Keeping Your HVAC System In Great Condition
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Keeping Your HVAC System In Great Condition

There aren't many things more frustrating than an air conditioning that refuses to run. A hot, muggy home can make your space incredibly uncomfortable, which is why I have always focused on maintaining my air conditioning system. Unfortunately, I still run into problems from time to time and I am sure that all of you do, which is one of the reasons I decided to build this website. Check out these posts for more information about keeping your system working beautifully, even if you aren't naturally good at fixing things. You never know, making the right changes could dramatically improve your summertime experience.


Keeping Your HVAC System In Great Condition

How To Troubleshsoot A Digital HVAC Thermostat

Herbert Franklin

If your central air and heating unit isn't running properly, it could be a problem with the digital thermostat instead of the system itself. HVAC thermostats are programmed to turn on or shut off when the room reaches designated temperature, to keep it from continuously running which saves energy. Before you call a repair technician, troubleshoot the thermostat by following these steps.

Prepare to Troubleshoot the Thermostat

To troubleshoot the thermostat, gather:

  • screwdriver
  • digital camera or mobile phone
  • level
  • soft scrub brush 
  • batteries
  • bond paper
  • digital thermometer
  • voltmeter

Before repairing the thermostat, test the room temperature. Use a digital thermometer to determine room temperature and compare it to the thermostat reading. Different readings indicate a problem with the sensor, but it is more cost-effective to by a new thermostat,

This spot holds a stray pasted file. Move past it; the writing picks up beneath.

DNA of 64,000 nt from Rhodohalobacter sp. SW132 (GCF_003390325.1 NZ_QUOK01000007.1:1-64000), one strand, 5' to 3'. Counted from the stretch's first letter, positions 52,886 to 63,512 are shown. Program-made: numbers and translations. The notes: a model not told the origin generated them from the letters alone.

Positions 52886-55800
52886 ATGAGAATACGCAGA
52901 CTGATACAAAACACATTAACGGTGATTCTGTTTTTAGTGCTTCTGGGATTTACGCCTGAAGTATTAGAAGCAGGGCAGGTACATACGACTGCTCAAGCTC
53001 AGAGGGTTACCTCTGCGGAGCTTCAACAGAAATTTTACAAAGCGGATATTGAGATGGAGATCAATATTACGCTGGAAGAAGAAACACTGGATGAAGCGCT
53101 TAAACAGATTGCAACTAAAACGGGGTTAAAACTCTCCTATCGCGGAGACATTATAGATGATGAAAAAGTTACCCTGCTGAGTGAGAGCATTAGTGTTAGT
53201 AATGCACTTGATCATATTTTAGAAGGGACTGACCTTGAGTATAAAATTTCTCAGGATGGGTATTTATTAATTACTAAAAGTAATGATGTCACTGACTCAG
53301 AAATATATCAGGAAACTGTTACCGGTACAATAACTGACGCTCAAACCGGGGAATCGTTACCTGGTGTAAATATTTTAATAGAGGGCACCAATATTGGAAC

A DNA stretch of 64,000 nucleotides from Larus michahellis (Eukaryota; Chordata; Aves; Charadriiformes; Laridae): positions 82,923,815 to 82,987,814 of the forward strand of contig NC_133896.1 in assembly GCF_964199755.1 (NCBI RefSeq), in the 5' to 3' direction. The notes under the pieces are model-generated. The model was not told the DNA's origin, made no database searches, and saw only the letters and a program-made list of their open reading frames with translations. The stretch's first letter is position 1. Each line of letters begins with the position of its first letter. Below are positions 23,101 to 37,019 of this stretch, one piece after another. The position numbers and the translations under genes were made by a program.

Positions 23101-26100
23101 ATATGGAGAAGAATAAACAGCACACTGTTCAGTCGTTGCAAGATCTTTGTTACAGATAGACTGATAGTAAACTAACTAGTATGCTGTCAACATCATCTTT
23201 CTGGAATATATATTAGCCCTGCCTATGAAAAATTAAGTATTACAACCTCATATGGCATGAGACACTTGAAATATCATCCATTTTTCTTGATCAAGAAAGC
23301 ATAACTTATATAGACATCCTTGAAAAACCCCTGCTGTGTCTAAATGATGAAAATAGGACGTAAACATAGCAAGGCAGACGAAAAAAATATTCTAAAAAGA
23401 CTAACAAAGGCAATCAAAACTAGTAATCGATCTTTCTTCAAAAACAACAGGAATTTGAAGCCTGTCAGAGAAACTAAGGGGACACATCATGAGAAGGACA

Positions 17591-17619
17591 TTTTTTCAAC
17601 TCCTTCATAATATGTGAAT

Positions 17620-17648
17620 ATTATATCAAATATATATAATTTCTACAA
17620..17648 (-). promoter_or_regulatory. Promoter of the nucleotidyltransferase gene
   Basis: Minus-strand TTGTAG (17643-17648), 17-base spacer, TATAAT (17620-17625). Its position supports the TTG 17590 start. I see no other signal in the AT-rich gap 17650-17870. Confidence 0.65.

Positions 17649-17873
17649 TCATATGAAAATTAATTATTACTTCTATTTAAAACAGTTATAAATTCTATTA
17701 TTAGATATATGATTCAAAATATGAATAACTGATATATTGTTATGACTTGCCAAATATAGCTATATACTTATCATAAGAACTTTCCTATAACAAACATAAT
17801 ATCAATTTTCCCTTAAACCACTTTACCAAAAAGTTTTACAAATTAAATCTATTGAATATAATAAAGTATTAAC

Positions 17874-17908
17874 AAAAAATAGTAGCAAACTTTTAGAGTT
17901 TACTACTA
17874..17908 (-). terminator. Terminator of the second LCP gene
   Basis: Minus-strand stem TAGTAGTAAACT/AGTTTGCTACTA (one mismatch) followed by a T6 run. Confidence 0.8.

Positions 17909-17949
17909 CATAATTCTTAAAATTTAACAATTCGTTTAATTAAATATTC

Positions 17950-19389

Set the temperature five degrees higher or lower based on the season, and listen for a click. The unit should be set to the proper "HEAT" or "COOL" setting.  Also, check for evenness with the level, since unevenness may cause the thermostat to not to work properly.

Replace Batteries

Ensure the batteries are fresh and replace them every six months. Some thermostats may give an audible sound when batteries get low. 

To replace batteries, turn off the unit, and use the screwdriver to remove the battery compartment on the back of the thermostat. Use the brush to remove corrosion or dirt from battery terminals.

Check Wiring

Remove the front cover from the thermostat using the screwdriver or by hand to expose the wires. The wires should be firmly connected to the terminals and not damaged.

To determine whether the issue is with the heat or cooling, shut off the circuit breaker to the unit, Take a picture to help recall how the wires connect if needed. 

Unhook the red and green wires for cooling and the red and white wires for heat. Wrap the wires to bypass them, being careful to keep them from sliding behind the wall, then flip on the breaker.

If the blower comes on for either heat or cooling, replace the thermostat. To check the wiring further, test them with the volt meter, which makes an audible sound or lights, when it detects voltage. 

Clean and Calibrate

Check the internal bi-metal coil, and clean it with the brush, then clean the mounting plate top. Use bond paper to clean between the contacts.

In some cases, calibrating or resetting the thermostat solves the problem, which restores it to factory settings. Look for calibration instructions in your manual or inside the thermostat cover, or contact the manufacturer.  To learn more, visit a website